Courting Disaster

COURTING DISASTER…. A former senior military interrogator who uses the pseudonym “Matthew Alexander” has been rather prolific in recent years writing about torture (he’s against it). He had an especially interesting item the other day responding to a new book from one of the pro-torture crowd’s most prominent media voices.

My gut reaction on reading Marc Thiessen’s new book, Courting Disaster, was: “Why is a speechwriter who’s never served in the military or intelligence community acting as an expert on interrogation and national security?” Certainly, everyone is entitled to a voice in the debate over the lawfulness and efficacy of President Bush’s abusive interrogation program, regardless of qualifications. But if you’re not an expert on a subject, shouldn’t you interview experts before expressing an opinion?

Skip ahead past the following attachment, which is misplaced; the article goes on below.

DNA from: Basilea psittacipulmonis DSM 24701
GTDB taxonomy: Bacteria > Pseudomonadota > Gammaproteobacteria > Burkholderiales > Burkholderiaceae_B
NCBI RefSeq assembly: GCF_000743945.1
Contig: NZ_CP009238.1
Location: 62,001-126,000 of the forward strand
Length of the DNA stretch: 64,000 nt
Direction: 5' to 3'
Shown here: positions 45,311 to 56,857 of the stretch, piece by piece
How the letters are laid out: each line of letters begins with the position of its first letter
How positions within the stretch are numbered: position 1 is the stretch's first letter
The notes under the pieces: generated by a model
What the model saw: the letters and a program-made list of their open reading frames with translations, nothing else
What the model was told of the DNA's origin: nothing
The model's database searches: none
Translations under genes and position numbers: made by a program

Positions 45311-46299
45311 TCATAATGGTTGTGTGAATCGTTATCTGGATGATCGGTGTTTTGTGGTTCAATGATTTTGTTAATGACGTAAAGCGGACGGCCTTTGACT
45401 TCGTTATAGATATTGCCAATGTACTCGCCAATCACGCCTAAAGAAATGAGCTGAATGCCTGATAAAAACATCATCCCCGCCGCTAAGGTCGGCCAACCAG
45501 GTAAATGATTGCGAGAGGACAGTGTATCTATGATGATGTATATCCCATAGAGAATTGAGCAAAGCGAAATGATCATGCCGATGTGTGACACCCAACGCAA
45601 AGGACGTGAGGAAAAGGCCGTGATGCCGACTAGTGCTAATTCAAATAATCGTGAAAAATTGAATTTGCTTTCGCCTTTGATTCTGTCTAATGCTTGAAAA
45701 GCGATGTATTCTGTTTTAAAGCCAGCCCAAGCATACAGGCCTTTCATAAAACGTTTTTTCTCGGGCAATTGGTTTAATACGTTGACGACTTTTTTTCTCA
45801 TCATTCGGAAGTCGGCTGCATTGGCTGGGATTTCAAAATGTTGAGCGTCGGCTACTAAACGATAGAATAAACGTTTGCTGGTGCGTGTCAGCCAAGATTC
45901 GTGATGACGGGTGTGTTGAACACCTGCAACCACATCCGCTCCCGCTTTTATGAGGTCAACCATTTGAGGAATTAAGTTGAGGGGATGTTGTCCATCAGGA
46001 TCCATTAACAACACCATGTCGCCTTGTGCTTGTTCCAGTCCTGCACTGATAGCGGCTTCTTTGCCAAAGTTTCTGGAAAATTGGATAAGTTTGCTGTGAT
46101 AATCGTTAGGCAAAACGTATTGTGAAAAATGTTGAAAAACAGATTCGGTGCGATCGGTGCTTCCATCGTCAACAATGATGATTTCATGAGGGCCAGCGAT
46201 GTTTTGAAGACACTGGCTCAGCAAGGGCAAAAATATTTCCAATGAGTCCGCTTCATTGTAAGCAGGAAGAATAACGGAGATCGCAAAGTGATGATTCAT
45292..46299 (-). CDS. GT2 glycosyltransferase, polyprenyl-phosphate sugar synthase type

Instead, Thiessen relies solely on the opinions of the CIA interrogators who used torture and abuse and are thus most vulnerable to prosecution for war crimes. That makes his book less a serious discussion of interrogation policy than a literary defense of war criminals. Nowhere in this book will you find the opinions of experienced military interrogators who successfully interrogated Islamic extremists. Not once does he cite Army Doctrine — which warns of the negative consequences of torture and abuse. Courting Disaster is nothing more than the defense’s opening statement in a war crimes trial.

While many of Thiessen’s opinions are appalling from a moral perspective (he justifies torture and abuse through the religious writings of St. Thomas Aquinas), the book is comprised of errors, omissions, and a whopping dose of fear-mongering.

Alexander concludes that Thiessen’s vision ultimately becomes a recipe for making the United States “less safe.”

And DougJ added, “Fred Hiatt recently hired Marc Thiessen at the Washington Post editorial page.”